Jadavpur University was quite busy and in-the-news during the latter half of last week, albeit for entirely unremarkable reasons. It wasn’t for any educational seminar or cultural workshop that the university dominated the news cycle, but for something that certain colleges in Bengal have come to be associated with: unjustified political violence.
It has not even been six months since the attack on the then BJP president Amit Shah’s roadshow in Kolkata, when it was passing by the Calcutta University campus, and now we have a Union minister, Babul Supriyo, being assaulted, allegedly by a bunch of left-leaning students inside the Jadavpur University campus.
Supriyo was there to address a seminar organized by members of the Akhil Bharatiya Vidyarthi Parishad. The flare-up ended after Governor’s visit to the university campus to rescue Supriyo. But is the issue resolved? Let us wait and see.
That the Jadavpur University students never had great reverence for ministers is no news. Violence had taken over the university campus back in 2010 when engineering students decided to flash black flags at the then West Bengal chief minister Buddhadeb Bhattacharjee during his visit. This had led to a lathi charge. Next thing you know, about 2,000 students boycotted exams scheduled for the following the day in protest.
In 2016, Jadavpur University students associated themselves with the Jawaharlal Nehru University turbulence over the chants demanding ‘azadi’ for Kashmir and calling for ‘tukde-tukde’ of Bharat.
The Jadavpur University had taken to the streets with a banner that proclaimed: ‘We are JU students and we are not anti-national’, while the participants of the convoy chanted ‘Hum kya chahte - azadi. Kashmir ki azadi. Manipur ki azaadi. Nagaland ki azaadi’, as per news reports.
Some students went a few steps ahead and arranged a rally opposing the crackdown on JNU students after slogans were raised in support of a terror mastermind.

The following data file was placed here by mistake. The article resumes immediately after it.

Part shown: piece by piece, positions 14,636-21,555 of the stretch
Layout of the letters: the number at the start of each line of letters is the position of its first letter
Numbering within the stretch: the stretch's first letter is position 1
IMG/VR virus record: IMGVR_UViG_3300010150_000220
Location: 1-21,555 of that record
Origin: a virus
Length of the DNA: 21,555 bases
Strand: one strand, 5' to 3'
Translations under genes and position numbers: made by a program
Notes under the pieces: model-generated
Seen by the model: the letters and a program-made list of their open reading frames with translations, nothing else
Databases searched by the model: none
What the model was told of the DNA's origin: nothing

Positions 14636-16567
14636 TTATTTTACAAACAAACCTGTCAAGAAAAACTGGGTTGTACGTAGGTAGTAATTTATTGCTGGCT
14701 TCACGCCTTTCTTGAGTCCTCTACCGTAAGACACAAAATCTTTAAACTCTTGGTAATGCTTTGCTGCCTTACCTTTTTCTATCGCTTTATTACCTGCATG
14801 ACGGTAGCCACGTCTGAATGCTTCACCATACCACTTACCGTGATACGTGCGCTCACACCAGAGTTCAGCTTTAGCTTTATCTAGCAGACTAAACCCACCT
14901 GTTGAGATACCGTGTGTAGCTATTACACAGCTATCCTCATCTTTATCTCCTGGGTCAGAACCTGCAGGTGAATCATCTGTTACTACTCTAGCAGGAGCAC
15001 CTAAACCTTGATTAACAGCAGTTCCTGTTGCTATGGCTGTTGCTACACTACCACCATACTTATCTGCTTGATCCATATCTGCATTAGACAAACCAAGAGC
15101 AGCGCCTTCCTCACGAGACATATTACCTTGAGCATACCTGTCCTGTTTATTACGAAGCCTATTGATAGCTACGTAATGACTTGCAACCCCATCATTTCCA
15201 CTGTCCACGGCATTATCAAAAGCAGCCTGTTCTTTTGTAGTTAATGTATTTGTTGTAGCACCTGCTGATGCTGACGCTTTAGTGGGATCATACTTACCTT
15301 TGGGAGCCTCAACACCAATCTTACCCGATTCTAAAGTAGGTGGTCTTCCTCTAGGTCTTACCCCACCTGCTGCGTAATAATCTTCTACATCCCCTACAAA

Even an issue as trivial as screening of a movie – like, Vivek Agnihotri’s ‘Buddha in a Traffic Jam’ in 2016 – is enough to trigger disruption in the campus and create a ruckus.
The trend of campus violence in Jadavpur University, however, is not a recent one: it’s a saga spanning decades. The murder of former Jadavpur University Vice Chancellor Gopal Sen in the turbulent 1970s is still fresh in the locals’ memory. He refused to concede to a band of Naxalite students who had called for a boycott of exams: for this, he was shot dead on the campus just a day before his retirement.
Vice chancellors have always been a target for students of a particular political ideology: Ramaranjan Mukhrejee of Burdwan University had to hide himself in a toilet to dodge an armed attack.
The vice chancellor of Calcutta University during the mid-eighties, Santosh Bhattacharya, was caught in a unique but false situation. Being the state Governor’s and not the state government’s choice, he faced severe resistance from teaching and non-teaching staff, backed by the Students Federation of India. Presidency College has had its own share of struggles with Naxalites, too.
The depravity of student politics reached its peak with the dawn of the communist regime in the state which lasted for over 30 years.
Once a Congress leader, current Bengal Chief Minister Mamata Banerjee in 2011 succeeded in bringing the curtain down on the communist rule in the state; but, as is evident, it is going to be a long and tough fight, till the hooliganism sowed in its college culture, gets uprooted.